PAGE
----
Florida fire continues recent spate of attacks; appeal for feds to investigate
On July 25, in an incident reminiscent of an earlier, hate-filled racist era, arsonists torched and burglarized the home of a young Florida couple long subjected to anti-gay taunts and threats. The arsonist’s intent was made clear by the chilling message spray-painted on the low stoop of the men’s home: “Die Fag.”
The Florida fire is the latest in a recent spate of arsons in the South targeting gay people, including fires at gay bars in Louisiana and Texas and a church in Virginia. The attacks have prompted the National Coalition of Anti-Violence Projects, a consortium of local organizations that track anti-gay bias crimes, to call on the Federal Bureau of Investigation to investigate the incidents.
Clarence Patton, the leader of the national coalition and the executive director of the New York City Anti-Violence Project, said, “While there is no evidence that we’re aware of at this time indicating that all the cases of arson in the Southeast and Texas are connected, or that the same individual or group is responsible for them, it is increasingly clear that there is a problem that warrants some coordinated response.”
The Florida couple—Paul Day, 25, and Christopher Robertson, 23—could not be contacted for this article. A gay activist, who has assisted the men since the fire, said that the men are now living in an undisclosed location out of concern for their safety.
The men spoke to a reporter for the Orlando Sentinel and said that local teens have taunted and threatened them, includng young men living around their home in King’s Manor Mobile Park Home, situated in a rural area of Polk County outside Orlando.
Day told the newspaper that when he lived in another part of the county, someone riddled his mailbox with shotgun pellets. Day and Robertson—Polk County natives—are not unfamiliar with homophobia. Day, an auto parts employee, told the Sentinel that since he moved into King’s Manor several years ago, young men have taunted him and he has disassociated himself from his neighbors. Robertson said, “For the past six months, I’ve been saying, ‘I want to move, I want to move.’ I don’t want to be here anymore. It’s stressing me out.”
Cheryl Edwards, a spokeswoman for the Lakeland Fire Department— which responded to the blaze that roared through a room in the home, destroying a carpet, ceiling and walls—said that fire investigators empowered as law enforcement officers are investigating what has been deemed an arson fire with an intent to burglarize. Edwards, in a separate voice-mail message, said, “Every detail in this incident is under investigation and we are not releasing further information at this time.” The damage to the home is estimated at $15, 000.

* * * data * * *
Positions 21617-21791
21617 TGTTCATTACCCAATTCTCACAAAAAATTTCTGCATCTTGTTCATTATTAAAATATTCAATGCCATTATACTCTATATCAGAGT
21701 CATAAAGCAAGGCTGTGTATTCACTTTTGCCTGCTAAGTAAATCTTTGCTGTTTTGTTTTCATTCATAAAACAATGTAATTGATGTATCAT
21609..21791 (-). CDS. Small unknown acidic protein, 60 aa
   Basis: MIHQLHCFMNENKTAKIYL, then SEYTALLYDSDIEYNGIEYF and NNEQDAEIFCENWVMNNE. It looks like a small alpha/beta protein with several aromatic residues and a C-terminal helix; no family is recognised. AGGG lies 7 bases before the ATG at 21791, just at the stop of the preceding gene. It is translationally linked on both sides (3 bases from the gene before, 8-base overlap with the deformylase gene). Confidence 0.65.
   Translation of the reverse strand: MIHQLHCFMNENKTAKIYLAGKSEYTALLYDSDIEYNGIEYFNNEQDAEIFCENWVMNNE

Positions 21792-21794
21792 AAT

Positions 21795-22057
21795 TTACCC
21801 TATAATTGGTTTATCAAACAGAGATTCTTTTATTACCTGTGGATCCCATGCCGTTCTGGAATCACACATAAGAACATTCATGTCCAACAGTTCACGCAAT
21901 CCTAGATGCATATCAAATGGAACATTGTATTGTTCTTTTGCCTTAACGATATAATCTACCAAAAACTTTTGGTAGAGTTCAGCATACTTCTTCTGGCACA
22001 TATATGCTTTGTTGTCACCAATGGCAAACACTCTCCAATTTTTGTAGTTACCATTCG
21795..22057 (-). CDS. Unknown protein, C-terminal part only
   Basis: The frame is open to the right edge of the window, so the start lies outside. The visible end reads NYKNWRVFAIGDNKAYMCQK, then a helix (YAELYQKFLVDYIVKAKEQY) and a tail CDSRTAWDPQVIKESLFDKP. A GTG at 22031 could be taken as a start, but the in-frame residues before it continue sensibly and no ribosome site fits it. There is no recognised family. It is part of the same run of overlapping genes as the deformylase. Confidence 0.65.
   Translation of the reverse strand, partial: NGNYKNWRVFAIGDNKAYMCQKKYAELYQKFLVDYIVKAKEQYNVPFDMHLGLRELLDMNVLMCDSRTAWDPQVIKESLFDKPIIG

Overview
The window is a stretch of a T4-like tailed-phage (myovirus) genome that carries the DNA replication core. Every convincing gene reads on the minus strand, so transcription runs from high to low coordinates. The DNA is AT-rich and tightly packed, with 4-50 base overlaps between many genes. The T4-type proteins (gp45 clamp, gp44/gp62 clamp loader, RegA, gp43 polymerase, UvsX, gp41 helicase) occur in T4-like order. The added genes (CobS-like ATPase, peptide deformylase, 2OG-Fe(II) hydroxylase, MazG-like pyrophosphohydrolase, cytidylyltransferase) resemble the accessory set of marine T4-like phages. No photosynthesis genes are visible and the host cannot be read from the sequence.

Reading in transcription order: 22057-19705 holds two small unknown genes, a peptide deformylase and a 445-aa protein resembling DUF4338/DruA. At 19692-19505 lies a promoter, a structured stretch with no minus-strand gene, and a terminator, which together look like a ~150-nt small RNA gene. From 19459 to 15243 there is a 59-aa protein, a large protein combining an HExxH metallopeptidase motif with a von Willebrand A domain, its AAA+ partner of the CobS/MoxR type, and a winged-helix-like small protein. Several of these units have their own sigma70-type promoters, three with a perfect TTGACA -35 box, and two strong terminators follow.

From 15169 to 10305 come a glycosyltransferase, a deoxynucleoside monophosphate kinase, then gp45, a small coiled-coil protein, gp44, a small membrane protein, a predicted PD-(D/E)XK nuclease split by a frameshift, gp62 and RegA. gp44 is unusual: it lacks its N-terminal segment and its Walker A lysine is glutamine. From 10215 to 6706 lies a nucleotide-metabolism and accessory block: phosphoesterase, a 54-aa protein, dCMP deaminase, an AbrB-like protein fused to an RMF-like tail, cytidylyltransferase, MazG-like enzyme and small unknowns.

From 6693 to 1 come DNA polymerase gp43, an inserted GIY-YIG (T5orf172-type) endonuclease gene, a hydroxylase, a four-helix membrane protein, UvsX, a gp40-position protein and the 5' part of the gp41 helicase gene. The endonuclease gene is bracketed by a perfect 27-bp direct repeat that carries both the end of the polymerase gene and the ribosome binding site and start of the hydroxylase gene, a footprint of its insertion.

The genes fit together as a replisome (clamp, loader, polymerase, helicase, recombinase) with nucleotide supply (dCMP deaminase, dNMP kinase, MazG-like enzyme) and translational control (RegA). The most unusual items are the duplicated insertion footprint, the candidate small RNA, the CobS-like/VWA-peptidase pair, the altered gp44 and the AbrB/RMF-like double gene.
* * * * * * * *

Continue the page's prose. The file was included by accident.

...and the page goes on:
Many of the men’s belongings, including electronics, were stolen.
Florida has a hate crime law that includes sexual orientation—along with race, color, religion, ethnicity, national origin—as a protected category. The law provides for an enhancement of a charge, in this case arson, if anyone is apprehended for setting the fire.
When asked how investigators had concluded that burglary, not anti-gay bias, was the motive for the crime, Edwards, the fire department spokeswoman, said that she was not authorized to comment.
Steve Kodak, an FBI spokesman in Washington, D.C., said that federal agents are not working on the Florida fire investigation, nor is the FBI mounting a task force to investigate the series of recent fires. “Regretfully, there is no federal statute that allows us to investigate,” said Kodak.
Federal law mandates that federal law enforcement agencies investigate certain hate crimes, such as those motivated by racial or religious bias, but not those committed out of anti-gay bias.
In the case of church fires, the Bureau of Alcohol, Firearms, Tobacco and Explosives, otherwise known as ATF, is mandated to investigate acts of arson and regularly deploys personnel to arson scenes.
Brian Winfield, a spokesman for Equality Florida, the state’s gay and lesbian advocacy group, said that the Tampa ATF office has not returned phone calls from the organization.
In Texas, fire investigators are seeking those responsible for torching the Heart Rock Club in Brownsville on July 23, only two months after the gay bar opened. Earlier in July, a fire nearly gutted Studio 716, a gay bar in Fayetteville, Arkansas, that had been previously targeted by arsonists. “There was substantial damage to the building itself and a total loss of the contents,” Fayetteville Fire Department battalion chief Terry Lawson said.
In Virginia, vandals lit a small blaze in the sanctuary of Staunton’s St. John’s Reformed United Church of Christ on July 9, less than a week after the denomination’s national synod approved a resolution allowing local congregations to perform same-sex marriages. A parishioner at the rural church, whose congregants include a number of gays and lesbians, noticed anti-gay graffiti spray-painted on the church’s brick exterior, and entering the church, noticed the fire.
Destruction of church property is a federal crime and the ATF is taking a lead role in the investigation of the Virginia fire.